And what do the winners receive? The Brier Tankard trophy, first introduced by the Macdonald Company. Did you know a new championship trophy was introduced when sponsorship of the event changed hands, but a refurbished Brier Tankard – the solid silver trophy – was brought back in 2001. The famous heart-shaped patches are also awarded to the tournament champions.

    Who won last year? Skip (captain) Brad Gushue and his Wild Card team, including Mark Nichols, Brett Gallant and Geoff Walker. They beat Team Alberta, skipped by Kevin Koe, in the final in Lethbridge, AB (Team Canada, the defending champs, finished third).

    Canadian curler Brad Gushue holding the  2020 Tim Hortons Brier Cup and gold medal
    Canadian curler Brad Gushue • 2020 Tim Hortons Brier


    What about the Brier Patch?

    The Brier is unique among sporting events in Canada. Within the curling world, it draws by far the biggest crowds than any other curling event held in Canada throughout the year (even surpassing crowds at World Championship events held in Canada).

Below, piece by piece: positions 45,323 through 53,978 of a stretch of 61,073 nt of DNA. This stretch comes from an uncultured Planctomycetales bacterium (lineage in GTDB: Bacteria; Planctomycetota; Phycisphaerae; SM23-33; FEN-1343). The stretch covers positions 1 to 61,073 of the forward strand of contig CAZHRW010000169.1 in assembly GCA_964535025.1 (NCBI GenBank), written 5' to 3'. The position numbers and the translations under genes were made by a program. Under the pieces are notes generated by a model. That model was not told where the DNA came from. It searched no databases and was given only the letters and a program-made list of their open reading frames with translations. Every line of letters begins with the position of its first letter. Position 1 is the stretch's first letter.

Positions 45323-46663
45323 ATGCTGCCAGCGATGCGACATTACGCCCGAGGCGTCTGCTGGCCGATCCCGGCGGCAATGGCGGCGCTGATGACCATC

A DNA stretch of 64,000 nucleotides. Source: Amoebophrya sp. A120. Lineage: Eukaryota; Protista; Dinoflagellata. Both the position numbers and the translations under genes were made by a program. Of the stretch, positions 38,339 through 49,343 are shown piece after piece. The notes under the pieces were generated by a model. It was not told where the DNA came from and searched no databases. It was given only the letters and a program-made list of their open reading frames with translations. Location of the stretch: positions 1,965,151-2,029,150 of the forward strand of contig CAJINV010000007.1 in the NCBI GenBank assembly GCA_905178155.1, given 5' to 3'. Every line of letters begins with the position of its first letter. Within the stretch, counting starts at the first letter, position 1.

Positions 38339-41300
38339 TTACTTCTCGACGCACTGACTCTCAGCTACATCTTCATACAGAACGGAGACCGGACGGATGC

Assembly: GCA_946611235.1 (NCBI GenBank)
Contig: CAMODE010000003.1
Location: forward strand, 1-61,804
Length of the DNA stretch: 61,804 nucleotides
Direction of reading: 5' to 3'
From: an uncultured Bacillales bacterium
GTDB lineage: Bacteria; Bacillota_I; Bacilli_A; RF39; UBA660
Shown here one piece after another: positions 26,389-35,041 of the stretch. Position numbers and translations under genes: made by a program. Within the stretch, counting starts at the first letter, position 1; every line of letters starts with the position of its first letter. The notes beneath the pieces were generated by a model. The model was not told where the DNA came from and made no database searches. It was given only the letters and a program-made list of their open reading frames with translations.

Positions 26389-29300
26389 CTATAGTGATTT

The event routinely welcomes more than 100,000 fans over the duration of the tournament. It has eclipsed the 200,000 mark seven times, including the record-high 281,985 at the 2005 event in Edmonton.

    What makes the Brier different from other sporting events is the intimate nature of the competition and the lack of barriers between fans and curlers. Nothing represents this better than the ‘Brier Patch,’ which has been a staple of the event since 1982 (it was created by the Brandon, MB host committee that year).

    Whether it’s been a small room, a large tent or an indoor soccer field, the Brier Patch has offered the chance for fans and curlers to interact, make new friends, let their hair down a bit and enjoy a drink or two.

    A live band playing at the Brier Patch event with a crowd looking on
    Brier Patch • Curling Canada


    It’s the sort of thing that happens at curling clubs across the country. But the fact that it happens at the biggest curling event on the calendar – the men’s national championship – makes it special. Curlers are curlers, no matter the venue or the stage. At the Brier Patch, there’s live music, games, food and drink and a chance to mingle and have lots of fun.

    Even if you’re not a curling fan, the Brier Patch is a must-visit venue throughout the Brier tournament. Whether before, between or after matches, it’s the place to be for those taking in the Brier’s festivities and looking to mingle and really enjoy the social aspect of the sport.